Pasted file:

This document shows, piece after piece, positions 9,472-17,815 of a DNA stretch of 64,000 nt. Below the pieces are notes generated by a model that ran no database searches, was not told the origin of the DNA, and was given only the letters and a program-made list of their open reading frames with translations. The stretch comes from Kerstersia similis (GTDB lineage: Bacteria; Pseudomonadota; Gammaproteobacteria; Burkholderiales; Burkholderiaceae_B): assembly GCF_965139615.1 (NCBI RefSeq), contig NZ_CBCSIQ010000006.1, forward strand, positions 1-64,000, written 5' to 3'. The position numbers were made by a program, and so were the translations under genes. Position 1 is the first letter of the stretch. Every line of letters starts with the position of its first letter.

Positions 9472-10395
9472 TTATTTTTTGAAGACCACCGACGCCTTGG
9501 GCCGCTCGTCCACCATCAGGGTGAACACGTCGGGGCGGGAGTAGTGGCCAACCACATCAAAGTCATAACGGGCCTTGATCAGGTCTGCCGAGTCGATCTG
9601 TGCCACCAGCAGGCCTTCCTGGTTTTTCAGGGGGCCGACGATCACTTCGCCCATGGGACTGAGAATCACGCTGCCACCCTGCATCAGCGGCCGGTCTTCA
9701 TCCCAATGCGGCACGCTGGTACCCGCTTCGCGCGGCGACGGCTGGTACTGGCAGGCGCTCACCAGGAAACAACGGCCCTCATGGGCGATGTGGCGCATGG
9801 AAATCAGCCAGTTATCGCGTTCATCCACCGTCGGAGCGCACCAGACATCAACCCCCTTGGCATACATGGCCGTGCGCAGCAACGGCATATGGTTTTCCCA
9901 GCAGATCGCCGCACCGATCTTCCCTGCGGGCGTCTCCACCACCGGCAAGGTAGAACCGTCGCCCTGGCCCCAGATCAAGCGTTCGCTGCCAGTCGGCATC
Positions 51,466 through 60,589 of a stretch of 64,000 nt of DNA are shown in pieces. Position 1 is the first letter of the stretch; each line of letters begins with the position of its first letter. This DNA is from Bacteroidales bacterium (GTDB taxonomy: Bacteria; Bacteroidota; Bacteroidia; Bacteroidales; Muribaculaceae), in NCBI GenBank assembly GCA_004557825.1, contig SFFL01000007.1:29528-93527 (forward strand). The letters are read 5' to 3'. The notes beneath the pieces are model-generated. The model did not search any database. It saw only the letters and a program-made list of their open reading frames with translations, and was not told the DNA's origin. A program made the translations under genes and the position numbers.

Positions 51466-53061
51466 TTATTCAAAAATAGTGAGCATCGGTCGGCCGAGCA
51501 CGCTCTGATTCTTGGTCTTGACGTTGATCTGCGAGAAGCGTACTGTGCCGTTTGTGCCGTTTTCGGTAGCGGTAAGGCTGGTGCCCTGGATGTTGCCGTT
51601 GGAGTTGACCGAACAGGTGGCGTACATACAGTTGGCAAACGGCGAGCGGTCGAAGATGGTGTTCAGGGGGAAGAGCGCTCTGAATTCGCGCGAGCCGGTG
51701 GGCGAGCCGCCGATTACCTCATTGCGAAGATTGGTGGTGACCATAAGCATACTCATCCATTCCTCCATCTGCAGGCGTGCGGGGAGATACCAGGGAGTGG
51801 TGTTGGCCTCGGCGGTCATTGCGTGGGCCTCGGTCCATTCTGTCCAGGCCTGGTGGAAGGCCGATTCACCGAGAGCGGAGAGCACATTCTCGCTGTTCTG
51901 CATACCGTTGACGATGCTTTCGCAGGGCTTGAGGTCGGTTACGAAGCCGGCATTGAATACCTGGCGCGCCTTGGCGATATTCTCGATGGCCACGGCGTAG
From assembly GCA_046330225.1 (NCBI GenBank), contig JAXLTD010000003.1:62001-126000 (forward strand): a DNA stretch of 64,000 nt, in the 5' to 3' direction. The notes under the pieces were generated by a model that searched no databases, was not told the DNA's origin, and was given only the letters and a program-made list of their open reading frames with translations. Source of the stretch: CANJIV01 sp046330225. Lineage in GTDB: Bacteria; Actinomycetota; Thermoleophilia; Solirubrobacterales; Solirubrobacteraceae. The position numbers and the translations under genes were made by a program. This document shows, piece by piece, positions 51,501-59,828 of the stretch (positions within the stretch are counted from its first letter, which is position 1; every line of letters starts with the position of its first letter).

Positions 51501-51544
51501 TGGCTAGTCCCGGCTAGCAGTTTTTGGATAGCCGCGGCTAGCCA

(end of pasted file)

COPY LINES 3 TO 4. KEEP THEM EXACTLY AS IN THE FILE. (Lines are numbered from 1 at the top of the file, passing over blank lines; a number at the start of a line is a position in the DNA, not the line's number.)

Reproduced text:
9472 TTATTTTTTGAAGACCACCGACGCCTTGG
9501 GCCGCTCGTCCACCATCAGGGTGAACACGTCGGGGCGGGAGTAGTGGCCAACCACATCAAAGTCATAACGGGCCTTGATCAGGTCTGCCGAGTCGATCTG